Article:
Residents in the Warragamba Dam catchment are on high alert and may have to evacuate as the primary reservoir of water supply for Sydney overflows.
The heritage-listed Warragamba Dam, located about 70 kilometres from central Sydney, started spilling mid-afternoon on Saturday, as rain continues to batter parts of NSW.
The volume of water is expected to increase into Sunday as rainfall and flooding continues, Water NSW said.
Premier Gladys Berejiklian said on Saturday afternoon she had been briefed on the dam situation “in relation to a potential for a one-in-five-year, one-in-10-year, or one-in-20-year event.”
“All three scenarios being planned for,” she said.
She warned residents in the catchment area, as well as those in the mid-north coast, the Hunter, central coast and metropolitan Sydney to be on high alert and ready to evacuate.
Flood expert Jamie Pittock is less concerned about the Warragamba Dam spilling as he is about tributary rivers downstream from it, such as the Grose River, overflowing and flooding parts of western Sydney.
“There are around 5,000 houses (in western Sydney) that lie below the one-in-100-year flood return interval,” the Australia National University professor told AAP.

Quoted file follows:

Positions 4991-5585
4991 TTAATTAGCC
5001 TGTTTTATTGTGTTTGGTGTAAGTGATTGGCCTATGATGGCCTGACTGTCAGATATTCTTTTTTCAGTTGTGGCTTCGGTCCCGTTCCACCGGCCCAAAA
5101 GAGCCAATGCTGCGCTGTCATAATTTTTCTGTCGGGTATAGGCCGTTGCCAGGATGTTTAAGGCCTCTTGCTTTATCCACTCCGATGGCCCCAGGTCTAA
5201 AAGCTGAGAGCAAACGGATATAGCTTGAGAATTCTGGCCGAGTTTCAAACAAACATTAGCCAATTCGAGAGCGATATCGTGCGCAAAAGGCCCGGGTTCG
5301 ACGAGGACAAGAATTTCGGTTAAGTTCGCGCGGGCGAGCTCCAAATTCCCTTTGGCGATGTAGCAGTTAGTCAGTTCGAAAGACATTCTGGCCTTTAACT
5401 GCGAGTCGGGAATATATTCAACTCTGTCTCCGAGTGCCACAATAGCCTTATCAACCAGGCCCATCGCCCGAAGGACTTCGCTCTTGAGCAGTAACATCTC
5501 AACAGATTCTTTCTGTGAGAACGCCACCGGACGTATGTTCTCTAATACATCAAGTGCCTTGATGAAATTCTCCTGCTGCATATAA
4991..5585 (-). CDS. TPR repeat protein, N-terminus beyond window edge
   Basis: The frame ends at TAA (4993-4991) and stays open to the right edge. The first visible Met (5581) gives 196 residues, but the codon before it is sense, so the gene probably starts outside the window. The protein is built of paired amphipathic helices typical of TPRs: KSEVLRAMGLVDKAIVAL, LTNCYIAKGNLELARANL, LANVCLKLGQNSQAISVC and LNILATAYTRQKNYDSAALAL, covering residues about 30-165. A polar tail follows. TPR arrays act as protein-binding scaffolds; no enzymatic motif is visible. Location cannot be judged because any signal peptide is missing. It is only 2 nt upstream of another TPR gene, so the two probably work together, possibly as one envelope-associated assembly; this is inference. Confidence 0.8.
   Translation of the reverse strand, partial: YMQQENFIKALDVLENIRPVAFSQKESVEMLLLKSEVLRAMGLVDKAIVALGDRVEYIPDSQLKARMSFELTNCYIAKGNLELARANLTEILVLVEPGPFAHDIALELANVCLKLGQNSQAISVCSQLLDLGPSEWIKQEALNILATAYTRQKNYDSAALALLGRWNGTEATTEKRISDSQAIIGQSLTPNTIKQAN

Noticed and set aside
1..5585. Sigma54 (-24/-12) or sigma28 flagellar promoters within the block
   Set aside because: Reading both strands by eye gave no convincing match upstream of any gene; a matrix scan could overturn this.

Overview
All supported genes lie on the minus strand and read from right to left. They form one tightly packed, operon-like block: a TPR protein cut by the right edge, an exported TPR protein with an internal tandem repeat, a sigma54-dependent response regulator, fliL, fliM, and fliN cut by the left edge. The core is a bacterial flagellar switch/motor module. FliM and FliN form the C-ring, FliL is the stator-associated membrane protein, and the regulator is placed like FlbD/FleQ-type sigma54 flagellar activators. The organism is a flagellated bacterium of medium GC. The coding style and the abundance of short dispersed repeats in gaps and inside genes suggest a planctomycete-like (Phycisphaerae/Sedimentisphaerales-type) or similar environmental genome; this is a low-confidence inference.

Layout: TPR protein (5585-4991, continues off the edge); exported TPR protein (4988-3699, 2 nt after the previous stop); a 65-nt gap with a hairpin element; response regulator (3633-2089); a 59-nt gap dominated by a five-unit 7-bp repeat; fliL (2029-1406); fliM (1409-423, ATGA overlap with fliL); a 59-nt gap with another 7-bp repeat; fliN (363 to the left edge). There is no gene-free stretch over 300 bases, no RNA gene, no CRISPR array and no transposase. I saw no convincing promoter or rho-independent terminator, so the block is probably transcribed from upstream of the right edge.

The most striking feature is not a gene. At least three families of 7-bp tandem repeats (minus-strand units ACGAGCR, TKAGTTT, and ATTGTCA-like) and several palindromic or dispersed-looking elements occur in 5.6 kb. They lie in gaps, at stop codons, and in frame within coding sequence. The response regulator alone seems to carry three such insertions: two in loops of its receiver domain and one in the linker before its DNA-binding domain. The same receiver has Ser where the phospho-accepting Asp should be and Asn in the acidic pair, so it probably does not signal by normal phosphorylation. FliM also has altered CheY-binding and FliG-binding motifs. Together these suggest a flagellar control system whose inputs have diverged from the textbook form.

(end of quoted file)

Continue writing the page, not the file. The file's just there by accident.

Most housing developments around the world are not allowed to be built in a one-in-100-year area, but successive NSW governments have allowed the irresponsible building of housing in these low-lying locations, Pittock said.
“It’s always worrying when there’s a flood in western Sydney because it’s one of the most dangerous places in Australia for floods.”
Pittock said he was most concerned about Penrith, Richmond and Windsor.
Bureau of Meteorology national flood services manager Justin Robinson said a spill at Warragamba Dam could lead to minor flooding in Sydney’s west, specifically at Penrith and North Richmond later on Saturday.
“It’s a very dynamic and evolving flood situation and we could see some very deep and rapid responding rivers with very high levels,” he said on Saturday.
Other dams such as Nepean, Cataract, Cordeaux, and Avon are also expected to reach capacity and begin spilling on Saturday afternoon, Water NSW said.
The mayor of Wollondilly Shire Council, the local government area in which Warragamba Dam is located, told AAP he was concerned about flooding in lower areas.
Robert Khan cannot remember the dam spilling over in his nearly 40 years of living in the area and said businesses on the main street of Picton were currently sandbagging their stores.
“We’ve had drought, bushfires and floods. I know it’s mother nature but how much can a local business take?” he said.
The dam spill has occurred amid the NSW government’s controversial plans to raise the dam wall by at least 14 metres to potentially hold back additional water in the Blue Mountains.
By Andi Yu